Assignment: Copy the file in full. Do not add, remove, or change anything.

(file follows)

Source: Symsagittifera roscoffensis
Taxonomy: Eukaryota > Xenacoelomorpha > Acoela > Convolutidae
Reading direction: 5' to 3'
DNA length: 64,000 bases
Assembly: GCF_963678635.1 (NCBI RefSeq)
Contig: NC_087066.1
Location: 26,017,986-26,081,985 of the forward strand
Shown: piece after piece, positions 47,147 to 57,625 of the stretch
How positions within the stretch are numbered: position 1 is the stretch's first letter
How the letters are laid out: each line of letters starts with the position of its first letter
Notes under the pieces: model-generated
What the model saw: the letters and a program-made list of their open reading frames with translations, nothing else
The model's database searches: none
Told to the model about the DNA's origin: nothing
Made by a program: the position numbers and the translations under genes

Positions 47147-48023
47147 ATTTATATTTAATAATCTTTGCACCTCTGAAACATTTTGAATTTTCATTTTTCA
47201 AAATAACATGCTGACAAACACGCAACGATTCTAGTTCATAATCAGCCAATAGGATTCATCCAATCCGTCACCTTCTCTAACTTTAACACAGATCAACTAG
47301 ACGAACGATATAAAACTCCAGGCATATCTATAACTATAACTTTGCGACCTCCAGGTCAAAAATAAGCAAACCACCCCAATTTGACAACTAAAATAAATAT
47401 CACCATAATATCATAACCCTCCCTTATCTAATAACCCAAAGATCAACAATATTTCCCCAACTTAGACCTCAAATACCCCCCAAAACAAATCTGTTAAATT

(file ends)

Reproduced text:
Source: Symsagittifera roscoffensis
Taxonomy: Eukaryota > Xenacoelomorpha > Acoela > Convolutidae
Reading direction: 5' to 3'
DNA length: 64,000 bases
Assembly: GCF_963678635.1 (NCBI RefSeq)
Contig: NC_087066.1
Location: 26,017,986-26,081,985 of the forward strand
Shown: piece after piece, positions 47,147 to 57,625 of the stretch
How positions within the stretch are numbered: position 1 is the stretch's first letter
How the letters are laid out: each line of letters starts with the position of its first letter
Notes under the pieces: model-generated
What the model saw: the letters and a program-made list of their open reading frames with translations, nothing else
The model's database searches: none
Told to the model about the DNA's origin: nothing
Made by a program: the position numbers and the translations under genes

Positions 47147-48023
47147 ATTTATATTTAATAATCTTTGCACCTCTGAAACATTTTGAATTTTCATTTTTCA
47201 AAATAACATGCTGACAAACACGCAACGATTCTAGTTCATAATCAGCCAATAGGATTCATCCAATCCGTCACCTTCTCTAACTTTAACACAGATCAACTAG
47301 ACGAACGATATAAAACTCCAGGCATATCTATAACTATAACTTTGCGACCTCCAGGTCAAAAATAAGCAAACCACCCCAATTTGACAACTAAAATAAATAT
47401 CACCATAATATCATAACCCTCCCTTATCTAATAACCCAAAGATCAACAATATTTCCCCAACTTAGACCTCAAATACCCCCCAAAACAAATCTGTTAAATT